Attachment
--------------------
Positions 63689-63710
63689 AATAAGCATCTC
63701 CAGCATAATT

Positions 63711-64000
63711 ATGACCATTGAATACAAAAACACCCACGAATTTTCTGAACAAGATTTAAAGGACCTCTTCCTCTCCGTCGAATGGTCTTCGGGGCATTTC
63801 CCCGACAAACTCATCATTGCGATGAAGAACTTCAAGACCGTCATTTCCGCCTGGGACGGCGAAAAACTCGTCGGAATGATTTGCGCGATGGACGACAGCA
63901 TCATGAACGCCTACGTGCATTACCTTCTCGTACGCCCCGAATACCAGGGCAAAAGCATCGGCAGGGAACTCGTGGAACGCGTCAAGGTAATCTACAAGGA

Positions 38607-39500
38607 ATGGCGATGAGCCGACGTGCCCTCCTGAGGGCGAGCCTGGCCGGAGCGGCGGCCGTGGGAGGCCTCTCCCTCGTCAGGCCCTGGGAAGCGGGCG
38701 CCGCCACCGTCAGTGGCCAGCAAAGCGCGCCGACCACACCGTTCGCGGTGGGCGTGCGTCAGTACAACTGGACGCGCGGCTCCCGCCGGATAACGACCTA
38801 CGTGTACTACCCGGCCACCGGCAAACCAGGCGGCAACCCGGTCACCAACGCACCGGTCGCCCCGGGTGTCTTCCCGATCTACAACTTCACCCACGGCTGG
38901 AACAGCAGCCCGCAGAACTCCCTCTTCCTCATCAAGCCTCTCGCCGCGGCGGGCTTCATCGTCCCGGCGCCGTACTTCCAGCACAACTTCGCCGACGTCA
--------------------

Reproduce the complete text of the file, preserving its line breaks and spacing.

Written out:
Positions 63689-63710
63689 AATAAGCATCTC
63701 CAGCATAATT

Positions 63711-64000
63711 ATGACCATTGAATACAAAAACACCCACGAATTTTCTGAACAAGATTTAAAGGACCTCTTCCTCTCCGTCGAATGGTCTTCGGGGCATTTC
63801 CCCGACAAACTCATCATTGCGATGAAGAACTTCAAGACCGTCATTTCCGCCTGGGACGGCGAAAAACTCGTCGGAATGATTTGCGCGATGGACGACAGCA
63901 TCATGAACGCCTACGTGCATTACCTTCTCGTACGCCCCGAATACCAGGGCAAAAGCATCGGCAGGGAACTCGTGGAACGCGTCAAGGTAATCTACAAGGA

Positions 38607-39500
38607 ATGGCGATGAGCCGACGTGCCCTCCTGAGGGCGAGCCTGGCCGGAGCGGCGGCCGTGGGAGGCCTCTCCCTCGTCAGGCCCTGGGAAGCGGGCG
38701 CCGCCACCGTCAGTGGCCAGCAAAGCGCGCCGACCACACCGTTCGCGGTGGGCGTGCGTCAGTACAACTGGACGCGCGGCTCCCGCCGGATAACGACCTA
38801 CGTGTACTACCCGGCCACCGGCAAACCAGGCGGCAACCCGGTCACCAACGCACCGGTCGCCCCGGGTGTCTTCCCGATCTACAACTTCACCCACGGCTGG
38901 AACAGCAGCCCGCAGAACTCCCTCTTCCTCATCAAGCCTCTCGCCGCGGCGGGCTTCATCGTCCCGGCGCCGTACTTCCAGCACAACTTCGCCGACGTCA